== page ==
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The top 10 best hold'em hands are shown to help poker players increase their bankrolls.

It’s been said that No-Limit Hold’em is a game about playing the player, not the cards. There’s some truth to that statement but when you’re starting out, the single most helpful skill will likely be understanding relative hand strength. That’s why lists of the top 10 best starting hands can be somewhat of a cheat code for new players. In the following guide, we break down the top 10 premium starting hands and provide some tips about How To Play Texas Hold’em.

What’s the Best Hold’em Hand?

If you’re pre-flop the answer is easy: pocket aces.

Outside of those rather narrow perimeters the answer is always: it depends.

There are simply so many variables in Hold’em that the best hand can change numerous times from the flop to the river.

Best Hold'em Hands
  1. Pocket Aces (A-A)
  2. Pocket Kings (K-K)
  3. Pocket Queens (Q-Q)
  4. Pocket Jacks (J-J)
  5. Ace-King Suited (A-K, same suit)
  6. Pocket 10s (10-10)
  7. Ace-King Offsuit (A-K)
  8. Ace-Queen Suited (A-Q, same suit)
  9. Pocket 9s (9-9)
  10. Ace-Jack Suited (A-J, same suit)

For instance pocket kings are an extremely strong hand but all it takes for them to suddenly look very vulnerable is a single ace on the flop. The rollercoaster nature of Hold’em is a big part of its appeal.

Even the best starting hand in Hold’em (pocket aces) can be beaten by trash like 7-2 around 12% of the time.

All that said there are hands that have significantly better odds. In general big pocket pairs like pocket aces, kings and queens dominate the rest of the starting hands.

We’ve compiled a list of the best starting hands in Hold’em below, which should provide a solid framework for beginner and intermediate poker players. Of course you'll want to start by memorizing the overall hand rankings for Hold'em, check out our Best Online Poker Sites, and learn How To Deposit if you haven't done that already.

The list of the best starting hands is based on raw all-in percentages vs. random hands so there is some room for interpretation.

Pocket Aces

Pocket aces is the best starting hand in poker. When you’re dealt pocket aces you’ve got the best hand pre-flop, period. One of the best things about pocket aces is that you dominate other strong starting hands like KK, QQ and JJ so there’s huge potential to win a massive pot. You generally want to bet hard with this hand unless you run into a very dangerous board with straight or flush possibilities. It's common for players to get too attached to pocket aces so be aware if you run into serious opposition. Pocket aces also holds up better when there are less players in a hand. Statistically you’ll only get dealt pocket aces on average once every 221 hands.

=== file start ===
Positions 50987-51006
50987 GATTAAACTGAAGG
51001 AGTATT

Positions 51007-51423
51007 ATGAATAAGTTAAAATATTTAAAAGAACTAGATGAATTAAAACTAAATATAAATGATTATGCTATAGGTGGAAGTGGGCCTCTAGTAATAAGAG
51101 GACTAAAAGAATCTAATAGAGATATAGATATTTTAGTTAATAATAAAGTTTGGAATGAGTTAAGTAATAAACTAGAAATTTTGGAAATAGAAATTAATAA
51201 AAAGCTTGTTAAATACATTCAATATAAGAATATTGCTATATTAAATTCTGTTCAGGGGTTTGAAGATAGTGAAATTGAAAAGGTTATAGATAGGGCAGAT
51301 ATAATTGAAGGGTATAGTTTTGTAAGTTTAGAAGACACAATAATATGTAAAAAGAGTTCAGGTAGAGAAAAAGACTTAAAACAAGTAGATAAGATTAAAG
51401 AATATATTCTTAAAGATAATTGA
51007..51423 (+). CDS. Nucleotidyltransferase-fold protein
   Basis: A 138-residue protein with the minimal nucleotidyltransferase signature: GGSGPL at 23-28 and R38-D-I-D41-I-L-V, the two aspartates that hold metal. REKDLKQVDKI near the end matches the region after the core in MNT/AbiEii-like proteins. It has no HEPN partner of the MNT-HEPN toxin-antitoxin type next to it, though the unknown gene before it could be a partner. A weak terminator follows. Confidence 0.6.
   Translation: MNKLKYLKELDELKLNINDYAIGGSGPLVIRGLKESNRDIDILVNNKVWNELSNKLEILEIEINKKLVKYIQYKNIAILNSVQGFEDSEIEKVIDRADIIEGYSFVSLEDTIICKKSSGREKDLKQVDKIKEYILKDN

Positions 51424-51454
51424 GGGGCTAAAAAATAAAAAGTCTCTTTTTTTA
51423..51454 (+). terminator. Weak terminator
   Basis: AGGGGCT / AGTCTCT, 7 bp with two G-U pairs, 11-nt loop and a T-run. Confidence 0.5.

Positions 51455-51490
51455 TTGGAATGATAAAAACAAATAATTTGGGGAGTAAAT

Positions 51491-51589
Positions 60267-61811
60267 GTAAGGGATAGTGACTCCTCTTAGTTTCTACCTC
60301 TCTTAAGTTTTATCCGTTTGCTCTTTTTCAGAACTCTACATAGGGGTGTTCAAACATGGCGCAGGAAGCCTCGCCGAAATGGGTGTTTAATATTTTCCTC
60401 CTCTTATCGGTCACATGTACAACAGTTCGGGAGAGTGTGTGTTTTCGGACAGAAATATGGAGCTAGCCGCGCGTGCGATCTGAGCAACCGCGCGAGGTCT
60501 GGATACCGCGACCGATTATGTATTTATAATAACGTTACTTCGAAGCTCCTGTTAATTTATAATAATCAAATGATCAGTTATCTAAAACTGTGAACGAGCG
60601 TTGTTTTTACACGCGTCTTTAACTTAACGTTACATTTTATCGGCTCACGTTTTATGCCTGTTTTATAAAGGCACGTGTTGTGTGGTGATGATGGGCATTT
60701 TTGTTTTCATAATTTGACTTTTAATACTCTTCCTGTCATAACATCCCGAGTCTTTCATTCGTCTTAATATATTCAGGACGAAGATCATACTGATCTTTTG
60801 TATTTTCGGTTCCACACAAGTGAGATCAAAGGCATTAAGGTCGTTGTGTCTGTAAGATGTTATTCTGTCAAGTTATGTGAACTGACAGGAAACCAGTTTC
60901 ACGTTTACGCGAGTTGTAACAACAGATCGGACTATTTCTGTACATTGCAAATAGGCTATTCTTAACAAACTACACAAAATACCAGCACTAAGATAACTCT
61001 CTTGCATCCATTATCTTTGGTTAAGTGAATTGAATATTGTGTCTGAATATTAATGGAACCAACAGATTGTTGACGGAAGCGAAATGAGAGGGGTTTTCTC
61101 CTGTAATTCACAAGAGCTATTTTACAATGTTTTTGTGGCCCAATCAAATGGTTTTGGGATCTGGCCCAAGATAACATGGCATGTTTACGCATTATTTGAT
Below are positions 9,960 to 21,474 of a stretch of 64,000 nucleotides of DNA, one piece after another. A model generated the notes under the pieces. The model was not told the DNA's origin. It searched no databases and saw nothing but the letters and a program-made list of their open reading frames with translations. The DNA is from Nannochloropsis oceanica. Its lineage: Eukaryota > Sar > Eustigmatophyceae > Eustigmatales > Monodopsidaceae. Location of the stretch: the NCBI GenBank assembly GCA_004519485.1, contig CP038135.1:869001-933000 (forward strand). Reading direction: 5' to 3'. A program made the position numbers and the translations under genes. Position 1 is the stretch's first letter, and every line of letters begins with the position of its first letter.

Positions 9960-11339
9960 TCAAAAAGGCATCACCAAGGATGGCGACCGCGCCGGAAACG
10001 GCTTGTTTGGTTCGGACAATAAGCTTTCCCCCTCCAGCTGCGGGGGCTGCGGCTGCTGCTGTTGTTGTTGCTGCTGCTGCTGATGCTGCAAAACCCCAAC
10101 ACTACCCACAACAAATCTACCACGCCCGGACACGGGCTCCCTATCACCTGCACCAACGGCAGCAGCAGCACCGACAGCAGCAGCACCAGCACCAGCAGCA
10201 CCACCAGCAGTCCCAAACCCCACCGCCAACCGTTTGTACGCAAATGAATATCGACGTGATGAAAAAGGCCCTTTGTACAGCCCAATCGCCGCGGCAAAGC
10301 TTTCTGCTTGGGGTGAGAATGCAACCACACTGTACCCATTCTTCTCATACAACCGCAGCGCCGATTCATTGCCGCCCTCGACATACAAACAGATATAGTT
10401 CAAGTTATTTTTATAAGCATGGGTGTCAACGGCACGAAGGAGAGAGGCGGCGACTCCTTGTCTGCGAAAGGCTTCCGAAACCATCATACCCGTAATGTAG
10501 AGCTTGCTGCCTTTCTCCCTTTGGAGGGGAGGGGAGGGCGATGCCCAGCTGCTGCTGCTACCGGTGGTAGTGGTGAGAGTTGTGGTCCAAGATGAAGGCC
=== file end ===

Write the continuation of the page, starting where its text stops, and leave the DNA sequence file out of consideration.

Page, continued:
Nickname: Bullets, pocket rockets, rockets

Pocket Kings

Pocket kings are the second best starting hand in Hold’em and an absolute monster in most situations. You should always be betting this hand pre-flop and it’s generally never a good idea to fold this one pre-flop (unless someone accidentally turned over pocket aces). The Achilles heel of pocket kings is when an ace hits the flop. Suddenly your powerhouse is crushed by weak aces like A-9 and even A-2. Usually you’ll want to slow your betting and attempt to control the size of the pot.

Nicknames: Cowboys

Pocket Queens

Pocket queens are another extremely strong starting hand that beats the vast majority of the deck pre-flop. Players with pocket queens tend to like betting hard pre-flop in order to figure out if their opponent hold monsters like aces, kings or ace-king. There are a number of hands that pocket queens dominates like JJ, A-Q, A-J and A-T that will contribute money to a pot. The flop can be a bit of a minefield for queens, however, as both kings and aces will immediately put you in a tough spot.

Nicknames: Ladies

Pocket Jacks

Pocket jacks are considered one of the hardest premium hands to play in poker. While the hand has a huge winning percentage against any random two cards, it’s absolutely crushed by pocket aces, pocket kings and pocket queens. It’s also only a 50/50 against ace-king. It’s for all these reasons that you should be extremely cautious when playing pocket jacks. It’s still a good enough hand to open a pot and it’s far ahead of drawing hands like K-J, J-T and Q-J in addition to all pairs form 99 to 22. Don’t be afraid of letting this one go when you hit a flop full of danger cards like kings and aces and encounter serious resistance.

Nickname: Hooks

Ace King Suited

The ultimate drawing hand. Ace-king suited is a favorite amongst experienced poker players for its ability to hit the best straights and flushes. Ace-king is also great for hitting aces or flops on the flop because if any other player also has an ace or a king in their hand you’re likely going to make some serious money. On the other hand if you completely whiff the flop than ace-king turns into a very weak ace-high. Be prepared to lay that one down. It’s a good time to mention now that suits don’t matter in Hold’em so there’s no “best” version of ace-king suited or similar double suited hands.

Nickname: Big Slick

Pocket Tens